Society Matters | Volume 33 No. 1 | Autumn 2023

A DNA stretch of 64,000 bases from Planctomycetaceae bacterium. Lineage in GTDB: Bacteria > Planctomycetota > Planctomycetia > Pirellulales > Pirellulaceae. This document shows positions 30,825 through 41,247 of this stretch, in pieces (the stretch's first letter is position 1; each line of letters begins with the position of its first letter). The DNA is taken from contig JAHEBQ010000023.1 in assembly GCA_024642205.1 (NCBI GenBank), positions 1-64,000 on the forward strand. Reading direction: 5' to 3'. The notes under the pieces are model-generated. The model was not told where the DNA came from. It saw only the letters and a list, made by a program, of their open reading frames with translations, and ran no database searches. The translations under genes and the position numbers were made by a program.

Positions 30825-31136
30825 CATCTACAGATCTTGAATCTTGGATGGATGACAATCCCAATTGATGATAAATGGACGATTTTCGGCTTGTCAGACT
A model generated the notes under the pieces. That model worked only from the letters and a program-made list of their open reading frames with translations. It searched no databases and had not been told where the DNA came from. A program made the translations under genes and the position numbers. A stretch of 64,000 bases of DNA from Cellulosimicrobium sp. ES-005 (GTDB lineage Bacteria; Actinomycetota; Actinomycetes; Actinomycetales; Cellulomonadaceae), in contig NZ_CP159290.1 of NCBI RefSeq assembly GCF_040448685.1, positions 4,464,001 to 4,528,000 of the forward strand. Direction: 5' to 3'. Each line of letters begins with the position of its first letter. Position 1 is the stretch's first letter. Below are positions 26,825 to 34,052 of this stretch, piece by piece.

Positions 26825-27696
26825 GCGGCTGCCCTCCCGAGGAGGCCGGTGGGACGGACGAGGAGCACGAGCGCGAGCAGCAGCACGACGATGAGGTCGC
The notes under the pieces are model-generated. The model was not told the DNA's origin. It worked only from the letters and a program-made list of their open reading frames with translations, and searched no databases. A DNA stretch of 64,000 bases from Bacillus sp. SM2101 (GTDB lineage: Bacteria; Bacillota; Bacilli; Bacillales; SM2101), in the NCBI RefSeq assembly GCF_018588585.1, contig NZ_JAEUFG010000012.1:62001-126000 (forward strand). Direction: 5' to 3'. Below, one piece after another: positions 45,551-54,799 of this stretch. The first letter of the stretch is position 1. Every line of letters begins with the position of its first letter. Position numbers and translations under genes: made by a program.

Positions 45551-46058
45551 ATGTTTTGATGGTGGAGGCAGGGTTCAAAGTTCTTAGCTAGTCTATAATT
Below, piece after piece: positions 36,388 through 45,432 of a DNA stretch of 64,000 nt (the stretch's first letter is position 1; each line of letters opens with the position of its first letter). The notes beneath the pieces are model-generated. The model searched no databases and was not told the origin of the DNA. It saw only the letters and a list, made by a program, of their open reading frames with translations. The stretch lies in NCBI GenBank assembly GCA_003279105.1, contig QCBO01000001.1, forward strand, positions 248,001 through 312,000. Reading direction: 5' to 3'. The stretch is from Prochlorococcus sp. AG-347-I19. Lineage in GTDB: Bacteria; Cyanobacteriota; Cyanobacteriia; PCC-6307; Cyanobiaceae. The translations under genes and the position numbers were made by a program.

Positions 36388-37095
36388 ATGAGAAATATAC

Volume 33 No. 1 | Autumn 2023 4 Society Matters Divine Word Missionaries in Zambia extend helping hand to ‘abandoned’ elderly In a parish on the banks of the Zambezi River in Zambia, the Divine Word Missionaries are working hard to improve the lives of the people, with a special focus on providing assistance to the elderly and people with disability. St Arnold Janssen Parish was opened in 2003. It is a huge parish, spread throughout the entire District of Mwandi, and it faces many different challenges and difficulties. The SVD are also present at St Frances Parish in Dambwa in the same diocese of Livingstone. “Mwandi village is situated along the bank of the Zambezi River, which separates Zambia and Namibia,” says Fr Rajesh Praveen D’Souza, SVD. “Like other parts of the western province of Zambia, Mwandi is covered by very deep sand which is not fertile enough for farming and agriculture. “The Mwandi area is semi-arid with dry climate conditions and high temperatures in summer, very cold in winter and floods during the rainy season. “Consequently there is poor agricultural production, lack of access to basic resources like water, lack of education and lack of health care. Employment opportunities are minimal, if any.” Fr Rajesh says most of the people in the parish are Lozi by tribe. Culturally, the life of the people here is very much influenced by cultural beliefs and traditional practices. Hence, there is a need for prophetic dialogue with the culture.” In the Lozi culture, old people are counted among the most abandoned by the community, apart from children and youth,” Fr Rajesh says. “Whereas in other cultures, old people are always taken well care of by their daughters and not their sons, this reality doesn’t happen in Lozi culture,” he says. “Lozi women leave their parents when getting married to follow and stay with their husbands. The impact of this is that their parents are not taken care of properly when they are old. “To make matters worse, the old people suffer a lot if they are left behind in their homes with their married sons. Their sons will not bother with their parents who are old because they also need to take care of their children and wife.” Fr Rajesh says the COVID-19 pandemic worsened the situation. “The old people struggled financially and turned to the parish for support. In addition to that, with the parish being located on the border of two countries, the lockdown and closing of the border also affected the economic life of the old people. “Some business sectors closed, and the rising cost of living has led to hunger. Day to day life is very hard for them because of poverty.” Fr Rajesh says there are more than 50 elderly people living in the parish, most of them suffering from poverty. There are also a number of disabled children and people disabled following a stroke, who need care.